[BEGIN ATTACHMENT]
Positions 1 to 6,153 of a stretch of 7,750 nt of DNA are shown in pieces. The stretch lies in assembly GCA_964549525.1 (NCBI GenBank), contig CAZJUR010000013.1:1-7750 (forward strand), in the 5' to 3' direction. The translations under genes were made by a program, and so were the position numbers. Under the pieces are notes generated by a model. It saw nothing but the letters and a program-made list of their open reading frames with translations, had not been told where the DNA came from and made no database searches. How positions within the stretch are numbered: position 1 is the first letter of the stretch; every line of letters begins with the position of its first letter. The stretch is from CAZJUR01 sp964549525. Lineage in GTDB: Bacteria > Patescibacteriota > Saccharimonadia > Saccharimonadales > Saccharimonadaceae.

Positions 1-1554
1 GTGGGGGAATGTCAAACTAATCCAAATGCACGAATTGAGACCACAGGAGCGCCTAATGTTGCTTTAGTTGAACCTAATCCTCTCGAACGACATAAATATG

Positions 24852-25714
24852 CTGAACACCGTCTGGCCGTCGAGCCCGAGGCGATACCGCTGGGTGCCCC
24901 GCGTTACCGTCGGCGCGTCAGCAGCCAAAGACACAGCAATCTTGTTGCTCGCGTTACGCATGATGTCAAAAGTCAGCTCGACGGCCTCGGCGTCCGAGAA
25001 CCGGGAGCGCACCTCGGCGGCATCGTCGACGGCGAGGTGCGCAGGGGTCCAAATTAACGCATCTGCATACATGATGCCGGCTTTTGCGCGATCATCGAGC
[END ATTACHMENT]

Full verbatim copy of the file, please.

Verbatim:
Positions 1 to 6,153 of a stretch of 7,750 nt of DNA are shown in pieces. The stretch lies in assembly GCA_964549525.1 (NCBI GenBank), contig CAZJUR010000013.1:1-7750 (forward strand), in the 5' to 3' direction. The translations under genes were made by a program, and so were the position numbers. Under the pieces are notes generated by a model. It saw nothing but the letters and a program-made list of their open reading frames with translations, had not been told where the DNA came from and made no database searches. How positions within the stretch are numbered: position 1 is the first letter of the stretch; every line of letters begins with the position of its first letter. The stretch is from CAZJUR01 sp964549525. Lineage in GTDB: Bacteria > Patescibacteriota > Saccharimonadia > Saccharimonadales > Saccharimonadaceae.

Positions 1-1554
1 GTGGGGGAATGTCAAACTAATCCAAATGCACGAATTGAGACCACAGGAGCGCCTAATGTTGCTTTAGTTGAACCTAATCCTCTCGAACGACATAAATATG

Positions 24852-25714
24852 CTGAACACCGTCTGGCCGTCGAGCCCGAGGCGATACCGCTGGGTGCCCC
24901 GCGTTACCGTCGGCGCGTCAGCAGCCAAAGACACAGCAATCTTGTTGCTCGCGTTACGCATGATGTCAAAAGTCAGCTCGACGGCCTCGGCGTCCGAGAA
25001 CCGGGAGCGCACCTCGGCGGCATCGTCGACGGCGAGGTGCGCAGGGGTCCAAATTAACGCATCTGCATACATGATGCCGGCTTTTGCGCGATCATCGAGC